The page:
Entries in Mothers (5)


New Moms Report Extra Workplace Stress

iStockphoto/Thinkstock(NEW YORK) -- More women than men in the U.S. report higher levels of work stress, according to a new survey released Tuesday, with some women saying that extra stress came from countering the stereotypes surrounding mothers in the workplace.

The results of the annual survey by the American Psychological Association found that 32 percent of women said employers didn't provide enough opportunities for internal advancement, compared with 30 percent of men who said the same thing.

Out of the 1,501 employed adults surveyed online, 32 percent of the women said they received sufficient monetary compensation for their work, compared with 48 percent of employed men.  Women found another level of stress if they had families, even if it just came from a "stereotype threat," as reported by the Wall Street Journal.

Pilar Clark, a blogger on the parenting website, which is owned by the Walt Disney Co., the parent company of ABC News, said many women felt added stress from the minute they announced they were pregnant.

"It's ridiculous, but there is real fear of losing your job throughout a pregnancy that creates an enormous amount of stress and tension," said Clark, who lives in Lisle, Ill., a suburb of Chicago, and has two children.

While the Pregnancy Discrimination Act of 1978 and Equal Employment Opportunity Commission prohibit discrimination against expectant mothers or discrimination on the basis of gender, Clark said employers can still find ways to replace a mother on maternity leave.

"After all, the mother is not there to defend her position as a hardworking member of the team, and all colleagues may see -- especially if they aren't married or don't have children yet -- is someone slacking for a few months and creating a lot more work for them," Clark said.

Clark, 32, said when a new mother returns to the office, there may be "eye rolls" over what is deemed to be special treatment, which might include a flex schedule, telecommuting and leaving early to take care of a sick child.

"The moment you misstep ... it's chalked up to being the result of new distractions at home that obviously make you less efficient and functional in the workplace. Oftentimes, it's the furthest thing possible from the truth, and it's so demeaning.  As a new mother, I often worked longer hours than my colleagues, arriving at the office long before it was officially open for business, and then hopped on the computer again at night to make sure that all my bases were covered.  However, who sees that?  Apparently, no one wants to," said Clark.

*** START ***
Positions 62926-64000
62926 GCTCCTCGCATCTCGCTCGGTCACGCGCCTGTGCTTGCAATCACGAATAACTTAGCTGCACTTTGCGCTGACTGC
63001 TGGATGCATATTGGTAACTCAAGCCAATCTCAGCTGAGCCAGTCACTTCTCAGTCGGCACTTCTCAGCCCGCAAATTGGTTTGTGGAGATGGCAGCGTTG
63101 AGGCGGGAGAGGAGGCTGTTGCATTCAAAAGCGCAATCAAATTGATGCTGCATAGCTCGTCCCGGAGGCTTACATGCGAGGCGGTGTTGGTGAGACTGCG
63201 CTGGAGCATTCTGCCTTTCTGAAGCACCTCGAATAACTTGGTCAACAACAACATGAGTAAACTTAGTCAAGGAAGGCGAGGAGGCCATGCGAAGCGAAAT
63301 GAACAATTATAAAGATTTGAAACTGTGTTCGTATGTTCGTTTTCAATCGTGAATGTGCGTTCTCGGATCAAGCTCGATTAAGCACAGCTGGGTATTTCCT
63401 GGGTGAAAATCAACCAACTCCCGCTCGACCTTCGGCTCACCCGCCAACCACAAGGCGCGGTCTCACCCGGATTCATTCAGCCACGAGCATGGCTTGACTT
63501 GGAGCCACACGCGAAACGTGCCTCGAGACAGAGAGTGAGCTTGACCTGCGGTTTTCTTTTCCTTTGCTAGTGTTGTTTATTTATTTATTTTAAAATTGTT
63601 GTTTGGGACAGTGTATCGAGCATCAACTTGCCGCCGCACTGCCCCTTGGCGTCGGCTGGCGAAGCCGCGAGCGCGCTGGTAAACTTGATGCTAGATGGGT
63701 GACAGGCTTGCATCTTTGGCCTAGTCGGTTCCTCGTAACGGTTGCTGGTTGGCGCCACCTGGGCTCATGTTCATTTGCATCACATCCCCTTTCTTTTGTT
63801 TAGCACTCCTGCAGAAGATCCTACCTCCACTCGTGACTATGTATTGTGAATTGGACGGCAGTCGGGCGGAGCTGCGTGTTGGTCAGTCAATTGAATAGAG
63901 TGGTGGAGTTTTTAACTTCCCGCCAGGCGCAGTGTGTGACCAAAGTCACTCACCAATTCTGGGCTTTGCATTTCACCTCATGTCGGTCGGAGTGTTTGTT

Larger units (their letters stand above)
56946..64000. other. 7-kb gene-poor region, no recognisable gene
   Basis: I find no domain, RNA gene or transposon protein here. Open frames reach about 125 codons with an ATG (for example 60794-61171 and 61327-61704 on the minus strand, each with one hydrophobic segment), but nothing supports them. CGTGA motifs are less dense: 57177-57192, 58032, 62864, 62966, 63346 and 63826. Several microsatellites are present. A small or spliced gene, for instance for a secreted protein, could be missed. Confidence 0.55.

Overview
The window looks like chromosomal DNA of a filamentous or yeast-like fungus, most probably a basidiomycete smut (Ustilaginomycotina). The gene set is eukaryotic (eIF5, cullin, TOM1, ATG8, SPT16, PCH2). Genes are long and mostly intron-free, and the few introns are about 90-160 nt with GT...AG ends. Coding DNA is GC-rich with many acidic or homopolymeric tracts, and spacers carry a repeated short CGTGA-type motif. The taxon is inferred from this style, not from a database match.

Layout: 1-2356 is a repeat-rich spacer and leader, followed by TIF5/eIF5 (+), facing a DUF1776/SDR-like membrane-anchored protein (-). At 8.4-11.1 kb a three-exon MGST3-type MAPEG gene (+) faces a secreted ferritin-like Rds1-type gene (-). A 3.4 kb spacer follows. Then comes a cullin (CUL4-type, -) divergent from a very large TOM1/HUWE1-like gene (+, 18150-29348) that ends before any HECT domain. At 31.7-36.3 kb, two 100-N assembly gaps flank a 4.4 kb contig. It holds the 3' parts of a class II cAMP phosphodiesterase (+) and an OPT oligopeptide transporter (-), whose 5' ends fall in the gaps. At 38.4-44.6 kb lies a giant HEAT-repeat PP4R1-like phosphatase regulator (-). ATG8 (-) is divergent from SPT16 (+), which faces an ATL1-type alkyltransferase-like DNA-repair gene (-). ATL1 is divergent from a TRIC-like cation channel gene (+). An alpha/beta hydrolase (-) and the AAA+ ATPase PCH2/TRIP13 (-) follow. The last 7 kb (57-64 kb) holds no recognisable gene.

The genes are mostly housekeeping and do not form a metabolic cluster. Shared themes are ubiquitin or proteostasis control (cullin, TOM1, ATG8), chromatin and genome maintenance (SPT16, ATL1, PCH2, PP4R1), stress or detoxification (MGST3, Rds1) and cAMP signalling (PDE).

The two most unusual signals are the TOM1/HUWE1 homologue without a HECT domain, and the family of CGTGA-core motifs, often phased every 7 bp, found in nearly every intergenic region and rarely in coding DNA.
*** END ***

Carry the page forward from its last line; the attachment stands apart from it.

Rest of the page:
"I know I stressed about breaking the news to my boss when I was pregnant with my first child, mainly fearing that I would be treated differently or all of sudden deemed less able to do my job on par with my nonpregnant self," Clark said.

When Clark became pregnant with her first child in 2006, she said she was allowed one month of maternity leave.  Her mother planned to take care of her new son during the day while her husband worked nearby.  Even though Clark's commute was more than two hours, she said she was "confident that things would run smoothly."

"And they did, but only on the home front end of things.  At work, I returned to resentment," she said.

Clark said she was initially allowed a flexible schedule, meaning she could work from 6 a.m. to 3 p.m. instead of the usual 9 to 5.

"I was expected to be on call via cellphone at all times and automatically consider my flex schedule null and void in case of any meetings, no matter how spur of the moment the planning," she said.

But she said she was warned by her boss and human resources that if any colleagues protested her new working arrangements, deemed them "unfair" or questioned Clark's work ethic, they could be revoked.

"And of course, that happened.  Another woman I worked with found my schedule discriminatory against her, since she was neither married nor a parent.  And that was that," she said.  "My boss called me into his office one day, told me I couldn't be supermom and that I would have to choose: him and the team or my son."

Clark's asking -- and for a while getting -- a flex-time arrangement is not that typical.  According to the American Psychological Association's survey, only 37 percent of women reported regularly using employee benefits designed to help them meet demands outside the office, compared with almost half of men (46 percent); and only 38 percent of women said they regularly used flexible work arrangements, compared with 42 percent of men.

Copyright 2013 ABC News Radio


More Women are Paying Alimony and Child Support

Hemera/Thinkstock(NEW YORK) -- Mother’s Day mean flowers and cards, but for an increasing number of moms, it’s also a reminder that they have to write child support checks.